Wish I'd Done That

Tamim Iqbal: 'The shots Tendulkar played were breathtakingly good'

The Bangladesh opener looks back 22 years to an ODI classic he wishes he had played

As told to Mohammad Isam  |  


Sachin Tendulkar: 143 vs Australia, Sharjah, 1998

This is the best individual innings I have seen in my life. India needed to reach 237 runs in 46 overs to cross New Zealand's net run rate and qualify for the final, and he won the game single-handedly [Australia won the league stage match but India qualified on net run rate]. That made it a very special innings.

Some of the shots he played in that innings were breathtakingly good. I remember he was building partnerships, but it became pretty clear that he had to get India to the final on his own.

There was a break for a sandstorm and that just added to the drama. The way he came back after the interruption and kept playing those shots…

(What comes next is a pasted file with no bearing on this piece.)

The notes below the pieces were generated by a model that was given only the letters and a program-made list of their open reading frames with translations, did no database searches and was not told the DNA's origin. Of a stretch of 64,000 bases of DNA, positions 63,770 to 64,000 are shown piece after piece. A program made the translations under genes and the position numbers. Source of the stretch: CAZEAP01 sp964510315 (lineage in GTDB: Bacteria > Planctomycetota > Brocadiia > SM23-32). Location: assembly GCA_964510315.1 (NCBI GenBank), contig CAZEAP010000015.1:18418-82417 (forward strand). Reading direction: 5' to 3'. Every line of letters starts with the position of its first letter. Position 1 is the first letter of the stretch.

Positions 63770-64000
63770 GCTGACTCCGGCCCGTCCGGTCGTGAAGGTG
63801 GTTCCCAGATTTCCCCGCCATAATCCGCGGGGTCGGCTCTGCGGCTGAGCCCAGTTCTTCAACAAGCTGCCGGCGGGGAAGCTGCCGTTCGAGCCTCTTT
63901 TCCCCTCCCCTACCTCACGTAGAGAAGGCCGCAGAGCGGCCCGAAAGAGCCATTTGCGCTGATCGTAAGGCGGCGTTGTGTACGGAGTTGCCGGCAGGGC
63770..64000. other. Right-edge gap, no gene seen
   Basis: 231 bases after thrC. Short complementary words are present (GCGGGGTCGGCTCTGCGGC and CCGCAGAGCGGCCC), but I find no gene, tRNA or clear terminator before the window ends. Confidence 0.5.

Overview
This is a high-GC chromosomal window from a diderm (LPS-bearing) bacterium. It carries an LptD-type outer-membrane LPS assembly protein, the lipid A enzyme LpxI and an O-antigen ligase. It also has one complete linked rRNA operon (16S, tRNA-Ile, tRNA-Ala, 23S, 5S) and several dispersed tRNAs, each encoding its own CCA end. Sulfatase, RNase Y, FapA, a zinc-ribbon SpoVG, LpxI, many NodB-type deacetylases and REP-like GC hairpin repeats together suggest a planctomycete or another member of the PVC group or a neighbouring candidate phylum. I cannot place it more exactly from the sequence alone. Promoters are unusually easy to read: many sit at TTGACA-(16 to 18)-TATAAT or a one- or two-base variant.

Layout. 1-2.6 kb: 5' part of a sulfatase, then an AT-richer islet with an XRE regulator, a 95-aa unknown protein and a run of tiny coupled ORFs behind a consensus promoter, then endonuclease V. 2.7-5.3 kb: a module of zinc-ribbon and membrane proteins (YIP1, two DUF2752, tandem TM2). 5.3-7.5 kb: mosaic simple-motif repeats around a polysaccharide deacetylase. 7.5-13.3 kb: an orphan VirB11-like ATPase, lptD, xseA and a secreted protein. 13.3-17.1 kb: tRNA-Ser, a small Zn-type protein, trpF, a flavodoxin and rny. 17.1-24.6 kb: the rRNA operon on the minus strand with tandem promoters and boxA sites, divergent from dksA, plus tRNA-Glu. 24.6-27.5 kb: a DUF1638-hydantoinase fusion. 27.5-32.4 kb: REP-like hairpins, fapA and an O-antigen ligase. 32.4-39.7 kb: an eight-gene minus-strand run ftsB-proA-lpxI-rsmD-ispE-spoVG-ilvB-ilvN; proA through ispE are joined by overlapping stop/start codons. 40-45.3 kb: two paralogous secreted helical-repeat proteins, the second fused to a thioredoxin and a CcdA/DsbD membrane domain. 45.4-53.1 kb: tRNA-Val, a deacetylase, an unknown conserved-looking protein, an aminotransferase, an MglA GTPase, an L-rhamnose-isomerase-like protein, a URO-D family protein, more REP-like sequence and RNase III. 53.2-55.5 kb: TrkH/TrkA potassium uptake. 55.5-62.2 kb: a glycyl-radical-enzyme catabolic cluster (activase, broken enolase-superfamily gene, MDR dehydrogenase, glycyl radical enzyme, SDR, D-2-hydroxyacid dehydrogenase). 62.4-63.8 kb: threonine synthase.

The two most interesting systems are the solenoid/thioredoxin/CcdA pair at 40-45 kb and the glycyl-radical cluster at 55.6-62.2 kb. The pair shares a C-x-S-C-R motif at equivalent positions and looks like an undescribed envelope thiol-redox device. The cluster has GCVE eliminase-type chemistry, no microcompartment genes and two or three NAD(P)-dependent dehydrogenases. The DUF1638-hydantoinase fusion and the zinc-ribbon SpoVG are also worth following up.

Tendulkar was already a superstar but he just went to another level after that innings. And then there was the 134 in the final, again against Australia.

I think the innings was even more special because it came against a very strong Australian bowling attack. They have a good bowling line-up now but in those days they used to be a stronger attack. It is hard to forget the type of shots he played against the likes of Shane Warne, Damien Fleming and Tom Moody. Tony Greig's commentary to go with it was something else.

I was about nine years old then. I had started watching cricket on TV, and the previous year Bangladesh had just won the ICC Trophy, so cricket was the cool thing for me and my friends. I remember how I was a huge Sanath Jayasuriya fan, but I used to watch almost every match on TV. Needless to say, this innings by Tendulkar was simply unforgettable.

I watched it during a family gathering on the rooftop of our home in Chittagong. Luckily someone had brought a TV up there. I remember I was really young but as I had just started to watch and learn cricket, I was in front of the TV when Tendulkar played that innings. I think I still watch it from time to time on YouTube.

Mohammad Isam is ESPNcricinfo's Bangladesh correspondent. @isam84